I used to rush back from school to the river. Yes, just for a moment I would stop to throw my books in at my Nani’s house. She would persuade me to at least have a cup of tea, saying, “Don’t be in such a hurry. The river is not going to leave, it’s not a train.” That’s exactly what she used to say again and again: “Remember, it is not a train. You cannot miss it. So please drink your cup of tea, then go. And don’t throw your books down like that.”
I didn’t say anything because that would have meant further delay. She was always amazed, saying, “At any other time you are ready to argue; but when you are going to the river, even if I say anything – whether it is nonsense, illogical, absurd – you simply listen as if you were such an obedient child. What happens to you when you are going to the river?”
I said, “Nani, you know me. You know perfectly well that I don’t want to waste time. The river is calling. I can even hear the sound of its waves while I am drinking my tea.”
I have burned my lips many times just by drinking tea which was too hot. But I was in a hurry, and the cup had to be emptied. My Nani was there; she wouldn’t allow me to go before I drank my tea.
She was not like Gudia. Gudia is special in that way; she always tells me, “Wait. The tea is too hot.” Perhaps it is my old habit. I again start taking the cup and so she says, “Wait! It’s too hot.” I know she is right, so I wait until she does not object, then I drink the tea. Perhaps the old habit of just drinking tea and rushing to the river is still there.
Although my grandmother knew that I wanted to reach the waters as soon as possible, she would try to persuade me to have a little something to eat – this or that. I would say to her, “Just give everything to me. I will keep it in my pockets and eat it on the way.” I have always liked cashew nuts, particularly salted ones, and for years I used to fill all my pockets with them. All my pockets meant two in my pants, meaning shorts, because I never liked long trousers – perhaps because all my teachers wore them, and I hated teachers, and a certain association must have arisen. So I only wore shorts.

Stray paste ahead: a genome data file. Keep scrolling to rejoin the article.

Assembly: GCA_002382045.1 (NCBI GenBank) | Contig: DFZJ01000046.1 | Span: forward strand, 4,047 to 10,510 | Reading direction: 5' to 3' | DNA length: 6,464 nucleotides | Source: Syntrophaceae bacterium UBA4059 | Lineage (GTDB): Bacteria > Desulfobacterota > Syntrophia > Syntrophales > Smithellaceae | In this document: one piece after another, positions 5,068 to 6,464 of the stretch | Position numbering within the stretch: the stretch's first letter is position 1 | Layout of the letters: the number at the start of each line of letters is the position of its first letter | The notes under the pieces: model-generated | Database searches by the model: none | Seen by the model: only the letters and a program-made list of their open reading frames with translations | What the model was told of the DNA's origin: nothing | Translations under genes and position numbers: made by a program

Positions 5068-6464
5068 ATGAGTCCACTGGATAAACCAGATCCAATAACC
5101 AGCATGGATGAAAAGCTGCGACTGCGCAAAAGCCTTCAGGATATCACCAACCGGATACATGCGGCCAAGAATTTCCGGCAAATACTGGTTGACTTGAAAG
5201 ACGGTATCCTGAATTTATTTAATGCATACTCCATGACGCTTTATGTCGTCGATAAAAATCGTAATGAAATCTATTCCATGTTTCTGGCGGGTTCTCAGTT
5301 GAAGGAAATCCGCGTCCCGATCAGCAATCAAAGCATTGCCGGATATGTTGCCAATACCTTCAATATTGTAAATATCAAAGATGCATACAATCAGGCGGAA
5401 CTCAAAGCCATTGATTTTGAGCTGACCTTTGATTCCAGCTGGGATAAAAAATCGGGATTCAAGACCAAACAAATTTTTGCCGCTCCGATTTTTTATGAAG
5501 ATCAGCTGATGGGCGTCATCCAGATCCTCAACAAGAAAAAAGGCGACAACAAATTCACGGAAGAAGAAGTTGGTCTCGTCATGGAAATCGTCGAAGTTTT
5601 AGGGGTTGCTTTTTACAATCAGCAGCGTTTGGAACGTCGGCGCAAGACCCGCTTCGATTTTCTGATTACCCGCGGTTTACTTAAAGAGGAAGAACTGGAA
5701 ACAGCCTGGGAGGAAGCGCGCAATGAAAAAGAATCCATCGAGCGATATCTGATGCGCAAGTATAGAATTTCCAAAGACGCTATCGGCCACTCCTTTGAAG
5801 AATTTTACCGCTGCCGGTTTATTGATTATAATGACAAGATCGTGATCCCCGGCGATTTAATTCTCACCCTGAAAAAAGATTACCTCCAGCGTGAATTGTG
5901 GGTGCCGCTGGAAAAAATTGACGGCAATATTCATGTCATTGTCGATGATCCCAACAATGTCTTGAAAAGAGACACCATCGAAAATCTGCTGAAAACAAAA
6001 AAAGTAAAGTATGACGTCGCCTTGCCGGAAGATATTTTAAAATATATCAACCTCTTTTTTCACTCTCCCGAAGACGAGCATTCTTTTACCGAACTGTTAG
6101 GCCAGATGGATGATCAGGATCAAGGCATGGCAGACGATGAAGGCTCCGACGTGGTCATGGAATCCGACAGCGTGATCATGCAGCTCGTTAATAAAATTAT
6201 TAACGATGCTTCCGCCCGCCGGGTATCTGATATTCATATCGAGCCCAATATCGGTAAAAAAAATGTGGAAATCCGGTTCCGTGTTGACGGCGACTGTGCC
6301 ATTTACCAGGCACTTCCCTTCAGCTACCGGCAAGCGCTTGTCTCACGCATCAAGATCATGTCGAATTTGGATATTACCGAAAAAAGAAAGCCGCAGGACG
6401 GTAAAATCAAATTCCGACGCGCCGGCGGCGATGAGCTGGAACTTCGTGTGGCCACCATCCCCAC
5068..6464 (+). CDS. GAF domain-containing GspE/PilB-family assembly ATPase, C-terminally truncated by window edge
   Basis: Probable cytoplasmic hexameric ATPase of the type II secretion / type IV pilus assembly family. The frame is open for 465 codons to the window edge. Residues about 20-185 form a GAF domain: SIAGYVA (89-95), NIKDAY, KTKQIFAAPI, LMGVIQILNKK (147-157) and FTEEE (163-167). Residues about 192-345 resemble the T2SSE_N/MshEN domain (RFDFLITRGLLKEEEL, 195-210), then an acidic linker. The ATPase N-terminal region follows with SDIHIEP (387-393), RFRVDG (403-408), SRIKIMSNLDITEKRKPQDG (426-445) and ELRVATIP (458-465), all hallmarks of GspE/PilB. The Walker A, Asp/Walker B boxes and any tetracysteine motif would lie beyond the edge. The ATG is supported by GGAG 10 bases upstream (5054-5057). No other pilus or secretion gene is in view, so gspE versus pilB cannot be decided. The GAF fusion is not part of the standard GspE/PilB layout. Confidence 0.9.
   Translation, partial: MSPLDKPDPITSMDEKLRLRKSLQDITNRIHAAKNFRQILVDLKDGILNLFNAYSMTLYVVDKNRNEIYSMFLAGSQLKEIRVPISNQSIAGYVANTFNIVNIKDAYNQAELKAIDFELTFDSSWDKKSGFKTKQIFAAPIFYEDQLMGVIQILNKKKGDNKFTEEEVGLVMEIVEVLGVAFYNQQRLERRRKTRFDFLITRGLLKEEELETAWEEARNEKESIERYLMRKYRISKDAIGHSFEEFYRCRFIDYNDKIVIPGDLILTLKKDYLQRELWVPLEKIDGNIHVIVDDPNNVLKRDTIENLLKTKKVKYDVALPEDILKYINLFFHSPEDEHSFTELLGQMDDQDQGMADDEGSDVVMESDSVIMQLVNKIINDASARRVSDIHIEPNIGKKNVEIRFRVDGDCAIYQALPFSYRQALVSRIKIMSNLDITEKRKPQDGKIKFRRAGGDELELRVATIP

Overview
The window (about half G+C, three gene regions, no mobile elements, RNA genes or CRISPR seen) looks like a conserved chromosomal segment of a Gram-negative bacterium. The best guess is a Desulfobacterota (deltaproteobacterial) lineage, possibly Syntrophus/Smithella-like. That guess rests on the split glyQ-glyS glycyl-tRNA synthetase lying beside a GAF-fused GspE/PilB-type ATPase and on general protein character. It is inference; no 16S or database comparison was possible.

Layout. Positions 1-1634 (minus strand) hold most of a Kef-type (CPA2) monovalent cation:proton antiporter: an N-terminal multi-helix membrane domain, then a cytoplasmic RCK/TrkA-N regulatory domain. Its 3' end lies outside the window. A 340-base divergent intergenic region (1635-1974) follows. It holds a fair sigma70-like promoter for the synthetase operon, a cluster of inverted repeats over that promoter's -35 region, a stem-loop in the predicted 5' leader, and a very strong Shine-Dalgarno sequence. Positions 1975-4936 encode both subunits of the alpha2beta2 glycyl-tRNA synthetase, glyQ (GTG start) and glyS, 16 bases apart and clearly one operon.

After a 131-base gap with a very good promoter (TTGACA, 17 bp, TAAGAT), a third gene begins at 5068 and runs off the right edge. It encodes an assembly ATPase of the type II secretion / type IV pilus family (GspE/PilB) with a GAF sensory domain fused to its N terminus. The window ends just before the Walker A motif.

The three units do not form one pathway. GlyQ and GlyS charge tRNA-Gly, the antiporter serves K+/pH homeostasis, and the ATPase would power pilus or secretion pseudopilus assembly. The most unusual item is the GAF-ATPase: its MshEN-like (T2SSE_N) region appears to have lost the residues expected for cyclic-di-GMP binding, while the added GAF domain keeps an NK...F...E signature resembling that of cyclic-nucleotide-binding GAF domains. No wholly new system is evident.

In India shorts are far better, climatically, than long trousers. Both my pants pockets were full of cashew nuts; and you will be surprised: just because of those cashew nuts I had to tell the tailor to make two pockets in my shirts. I always had two pockets in my shirts. I never understood the reason why just one pocket was put on shirts. Why not only one pocket in trousers too? Or just one pocket in shorts? Why only one in shirts? The reason is not obvious, but I know why. The single shirt pocket is always on the left side so that the right hand can take things out and put things in, and naturally no pocket is needed for the poor left hand. What would a poor man do with a pocket?
The left hand is one of the repressed parts of the human body; and if you try, you will understand what I am saying. You can do everything with the left hand that you can do with the right, even writing, and perhaps better.